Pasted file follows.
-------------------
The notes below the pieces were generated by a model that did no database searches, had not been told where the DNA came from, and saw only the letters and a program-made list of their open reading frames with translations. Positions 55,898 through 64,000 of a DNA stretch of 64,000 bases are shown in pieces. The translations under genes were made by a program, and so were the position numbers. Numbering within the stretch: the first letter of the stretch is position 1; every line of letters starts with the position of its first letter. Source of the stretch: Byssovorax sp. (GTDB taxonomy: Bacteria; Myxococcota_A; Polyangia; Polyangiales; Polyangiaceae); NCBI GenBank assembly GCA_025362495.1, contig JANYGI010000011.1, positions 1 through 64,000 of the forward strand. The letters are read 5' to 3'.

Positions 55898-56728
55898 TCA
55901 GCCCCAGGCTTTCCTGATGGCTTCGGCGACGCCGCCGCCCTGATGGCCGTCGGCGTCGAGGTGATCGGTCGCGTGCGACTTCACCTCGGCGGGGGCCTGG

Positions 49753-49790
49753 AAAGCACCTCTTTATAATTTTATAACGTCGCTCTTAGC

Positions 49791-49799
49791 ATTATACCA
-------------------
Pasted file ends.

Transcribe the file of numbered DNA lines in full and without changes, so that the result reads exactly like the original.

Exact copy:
The notes below the pieces were generated by a model that did no database searches, had not been told where the DNA came from, and saw only the letters and a program-made list of their open reading frames with translations. Positions 55,898 through 64,000 of a DNA stretch of 64,000 bases are shown in pieces. The translations under genes were made by a program, and so were the position numbers. Numbering within the stretch: the first letter of the stretch is position 1; every line of letters starts with the position of its first letter. Source of the stretch: Byssovorax sp. (GTDB taxonomy: Bacteria; Myxococcota_A; Polyangia; Polyangiales; Polyangiaceae); NCBI GenBank assembly GCA_025362495.1, contig JANYGI010000011.1, positions 1 through 64,000 of the forward strand. The letters are read 5' to 3'.

Positions 55898-56728
55898 TCA
55901 GCCCCAGGCTTTCCTGATGGCTTCGGCGACGCCGCCGCCCTGATGGCCGTCGGCGTCGAGGTGATCGGTCGCGTGCGACTTCACCTCGGCGGGGGCCTGG

Positions 49753-49790
49753 AAAGCACCTCTTTATAATTTTATAACGTCGCTCTTAGC

Positions 49791-49799
49791 ATTATACCA